604 F2d 7 United States v. Lockwood

604 F.2d 7

UNITED STATES of America, Plaintiff-Appellee,
Donald Thomas LOCKWOOD, Defendant-Appellant.

No. 78-5631

Summary Calendar.*

United States Court of Appeals,
Fifth Circuit.

Oct. 3, 1979.

Roddy L. Harrison, Pecos, Tex. (Court-appointed), for defendant-appellant.

LeRoy Morgan Jahn, Asst. U. S. Atty., San Antonio, Tex., for plaintiff-appellee.

Appeal from the United States District Court for the Western District of Texas.

Before GOLDBERG, RONEY and TJOFLAT, Circuit Judges.


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Donald Thomas Lockwood was convicted, following a bench trial, on a three-count indictment charging him with two marijuana offenses, 21 U.S.C. §§ 841(a) (1) and 846 (1976), and the unlawful possession of a sawed-off shotgun, 26 U.S.C. § 5861(d) (1976). He raises three points on appeal; the first two require brief discussion.


The trial below took place without a jury despite the absence of a written waiver by the defendant. Fed.R.Crim.P. 23(a) required this case to be tried by jury "unless the defendant waive(d) a jury trial in writing with the approval of the court and the consent of the government." We need not consider whether an oral waiver will suffice, Cf. Horne v. United States, 264 F.2d 40, 41-42 (5th Cir.), Cert. denied, 360 U.S. 934, 79 S.Ct. 1460, 3 L.Ed.2d 1549 (1959), because this record contains nothing that would indicate that the defendant, by His words or conduct, waived his right to a trial by jury. We reject the Government's invitation to remand the case for the limited purpose of holding a hearing to determine whether a waiver in fact occurred. The appellant is entitled to a new trial before a jury unless he elects to proceed before the court in a bench trial under rule 23(a).


Because a new trial is in order, we should address the propriety of the district court's denial of appellant's motion to suppress the marijuana and shotgun that are so vital to his convictions. In our view, the district court was correct in treating the seizure as an extended border search. The operative facts are not in dispute.


On February 25, 1978, at about 7:00 A.M., U.S. Customs Officer Paul Neely was on "still watch," observing the Boquillas Crossing Overlook in the Big Bend National Park, Texas. The Overlook is a distance of 50 to 100 yards from the Rio Grande River, across from Boquillas, Mexico. Neely saw a yellow sedan drive from Park Route 7 into the crossing area, on the Texas side of the river; soon thereafter a Mexican male crossed the river by boat from Mexico and met with the two occupants of the sedan (a man, who turned out to be Lockwood, and a woman). After a brief interlude, the Mexican male returned to the other side of the river. By this time, Officer Neely was giving fellow officer Robert Ray Anderson a radio account of the developments. The two individuals who had been in the yellow sedan returned to it and drove west on Park Route 7 to a gravel overlook; after circling the overlook they drove two miles east to a black-top overlook facing the river. Neely then saw a white Chevrolet pick-up truck park directly across the river on the Mexico side. Its two occupants, appearing to be Mexican, left the truck, one carrying a light-colored bag, and approached the river. At the same time, the male occupant of the yellow sedan went down to the river. Neely was unable to determine whether anyone crossed the river; about twenty minutes later he saw the two Mexicans and the man from the yellow sedan return to their respective vehicles. To his observation none of them had the bag he had seen earlier.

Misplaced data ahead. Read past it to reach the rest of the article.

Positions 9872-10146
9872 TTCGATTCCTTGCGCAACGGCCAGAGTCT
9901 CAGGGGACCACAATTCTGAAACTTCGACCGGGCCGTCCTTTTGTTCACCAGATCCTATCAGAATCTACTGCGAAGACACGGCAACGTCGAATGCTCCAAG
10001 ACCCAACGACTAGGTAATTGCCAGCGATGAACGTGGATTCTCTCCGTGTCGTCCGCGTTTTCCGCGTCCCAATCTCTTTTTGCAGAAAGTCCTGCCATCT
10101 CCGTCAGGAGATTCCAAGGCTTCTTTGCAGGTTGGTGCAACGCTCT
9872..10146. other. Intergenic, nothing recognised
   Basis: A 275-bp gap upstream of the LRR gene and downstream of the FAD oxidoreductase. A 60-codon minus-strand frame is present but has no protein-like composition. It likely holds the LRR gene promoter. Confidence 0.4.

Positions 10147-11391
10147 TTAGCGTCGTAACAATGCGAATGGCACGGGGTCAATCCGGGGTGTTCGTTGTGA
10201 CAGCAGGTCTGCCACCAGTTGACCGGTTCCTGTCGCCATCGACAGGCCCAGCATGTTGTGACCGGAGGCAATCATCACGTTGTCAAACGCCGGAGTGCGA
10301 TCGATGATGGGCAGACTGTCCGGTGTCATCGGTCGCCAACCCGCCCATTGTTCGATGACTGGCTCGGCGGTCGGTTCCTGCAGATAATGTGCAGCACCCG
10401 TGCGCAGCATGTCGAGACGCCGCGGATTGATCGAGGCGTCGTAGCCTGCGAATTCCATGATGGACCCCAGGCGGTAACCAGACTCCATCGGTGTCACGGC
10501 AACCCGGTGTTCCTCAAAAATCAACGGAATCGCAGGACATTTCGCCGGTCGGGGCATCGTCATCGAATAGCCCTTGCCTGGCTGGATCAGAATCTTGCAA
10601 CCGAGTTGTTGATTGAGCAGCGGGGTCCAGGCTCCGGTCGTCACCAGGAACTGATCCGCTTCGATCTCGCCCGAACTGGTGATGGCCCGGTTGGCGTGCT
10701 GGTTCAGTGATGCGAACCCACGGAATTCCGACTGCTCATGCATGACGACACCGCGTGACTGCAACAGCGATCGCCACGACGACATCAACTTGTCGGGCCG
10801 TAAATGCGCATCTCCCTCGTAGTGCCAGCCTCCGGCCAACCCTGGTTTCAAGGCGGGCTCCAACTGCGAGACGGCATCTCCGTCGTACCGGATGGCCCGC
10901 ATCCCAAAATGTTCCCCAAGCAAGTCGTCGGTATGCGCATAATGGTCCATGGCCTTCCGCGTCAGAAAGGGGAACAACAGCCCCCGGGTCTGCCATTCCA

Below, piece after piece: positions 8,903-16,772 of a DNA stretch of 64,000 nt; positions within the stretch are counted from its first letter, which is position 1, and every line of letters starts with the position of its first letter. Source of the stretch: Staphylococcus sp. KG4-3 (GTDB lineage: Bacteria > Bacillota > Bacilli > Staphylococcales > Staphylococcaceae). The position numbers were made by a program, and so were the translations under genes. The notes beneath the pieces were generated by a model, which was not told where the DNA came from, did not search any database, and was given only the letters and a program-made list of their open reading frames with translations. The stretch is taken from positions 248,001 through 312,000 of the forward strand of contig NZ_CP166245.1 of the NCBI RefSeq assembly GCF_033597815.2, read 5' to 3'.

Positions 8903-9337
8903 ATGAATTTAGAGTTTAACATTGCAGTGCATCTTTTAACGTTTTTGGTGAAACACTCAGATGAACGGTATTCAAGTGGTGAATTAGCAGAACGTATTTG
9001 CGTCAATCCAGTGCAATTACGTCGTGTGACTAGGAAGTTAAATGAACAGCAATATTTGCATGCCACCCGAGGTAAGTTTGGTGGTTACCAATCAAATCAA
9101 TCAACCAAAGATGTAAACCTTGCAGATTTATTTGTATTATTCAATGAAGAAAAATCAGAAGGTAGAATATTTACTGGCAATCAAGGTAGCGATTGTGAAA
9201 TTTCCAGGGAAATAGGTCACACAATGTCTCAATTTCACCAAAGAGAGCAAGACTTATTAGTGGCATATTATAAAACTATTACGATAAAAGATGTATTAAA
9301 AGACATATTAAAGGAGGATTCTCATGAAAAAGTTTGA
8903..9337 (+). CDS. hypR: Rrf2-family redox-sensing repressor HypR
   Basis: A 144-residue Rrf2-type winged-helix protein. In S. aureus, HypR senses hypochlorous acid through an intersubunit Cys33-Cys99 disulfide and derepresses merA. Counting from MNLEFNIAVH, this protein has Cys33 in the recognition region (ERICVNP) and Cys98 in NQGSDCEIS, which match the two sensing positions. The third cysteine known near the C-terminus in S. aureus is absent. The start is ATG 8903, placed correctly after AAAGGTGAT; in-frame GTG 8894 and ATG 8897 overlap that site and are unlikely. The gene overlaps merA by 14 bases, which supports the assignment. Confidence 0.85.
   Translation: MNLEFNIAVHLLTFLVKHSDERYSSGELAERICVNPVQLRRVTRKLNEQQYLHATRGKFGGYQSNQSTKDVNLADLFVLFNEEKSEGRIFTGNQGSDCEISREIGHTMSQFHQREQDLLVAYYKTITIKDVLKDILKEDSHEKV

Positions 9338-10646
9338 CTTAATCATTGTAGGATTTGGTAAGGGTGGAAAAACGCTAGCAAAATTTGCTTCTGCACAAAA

Moments later, the yellow sedan drove past Neely's location, and he radioed Officer Anderson to pick up the surveillance of the vehicle. Anderson followed the car and became suspicious when the woman in the back seat sat up and laid down several times. At a point sixteen miles from the border, he stopped the sedan and searched it. Packages of marijuana were found hidden throughout the car and the sawed-off shotgun was discovered.


In our view, an extended border search was conducted by Officer Anderson in this case. He and Officer Neely had ample cause to suspect that the yellow sedan had been in contact with someone who had crossed the border and that customs laws had been violated. See United States v. Johnson, 588 F.2d 147, 154 (5th Cir. 1979); United States v. Fogelman, 586 F.2d 337, 343 (5th Cir. 1978). Though Neely did not see a border crossing take place, what he did observe would lead one to conclude that it was highly probable that a crossing actually occurred, See United States v. Adams, 569 F.2d 924, 925 (5th Cir.) (per curiam), Cert. denied, 439 U.S. 967, 99 S.Ct. 457, 58 L.Ed.2d 426 (1978), and Anderson was entitled to rely on his observations. Since the sedan was kept under surveillance practically constantly from the time Neely saw it depart the black-top overlook until Anderson stopped it, it can safely be concluded that the marijuana and shotgun were in the vehicle at the border. See United States v. Fogelman, 586 F.2d at 345-46 (Brown, C. J., concurring); United States v. Martinez, 577 F.2d 960, 962 (5th Cir.) (per curiam), Cert. denied, 439 U.S. 914, 99 S.Ct. 288, 58 L.Ed.2d 262 (1978). The search was therefore proper.


REVERSED and REMANDED for a new trial.

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Rule 18, 5th Cir.; See Isbell Enterprises, Inc. v. Citizens Casualty Co. of New York et al., 5 Cir., 1970, 431 F.2d 409, Part I